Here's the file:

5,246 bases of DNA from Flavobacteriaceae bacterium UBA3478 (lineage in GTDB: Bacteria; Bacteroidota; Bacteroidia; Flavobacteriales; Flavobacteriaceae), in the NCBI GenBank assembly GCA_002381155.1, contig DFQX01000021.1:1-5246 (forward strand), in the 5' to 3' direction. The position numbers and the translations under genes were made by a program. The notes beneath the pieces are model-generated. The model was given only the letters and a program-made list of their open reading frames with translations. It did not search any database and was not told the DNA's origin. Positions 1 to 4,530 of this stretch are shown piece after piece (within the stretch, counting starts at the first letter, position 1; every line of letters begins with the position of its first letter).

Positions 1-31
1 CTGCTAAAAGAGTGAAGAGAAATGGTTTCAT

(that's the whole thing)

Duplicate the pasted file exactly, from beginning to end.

5,246 bases of DNA from Flavobacteriaceae bacterium UBA3478 (lineage in GTDB: Bacteria; Bacteroidota; Bacteroidia; Flavobacteriales; Flavobacteriaceae), in the NCBI GenBank assembly GCA_002381155.1, contig DFQX01000021.1:1-5246 (forward strand), in the 5' to 3' direction. The position numbers and the translations under genes were made by a program. The notes beneath the pieces are model-generated. The model was given only the letters and a program-made list of their open reading frames with translations. It did not search any database and was not told the DNA's origin. Positions 1 to 4,530 of this stretch are shown piece after piece (within the stretch, counting starts at the first letter, position 1; every line of letters begins with the position of its first letter).

Positions 1-31
1 CTGCTAAAAGAGTGAAGAGAAATGGTTTCAT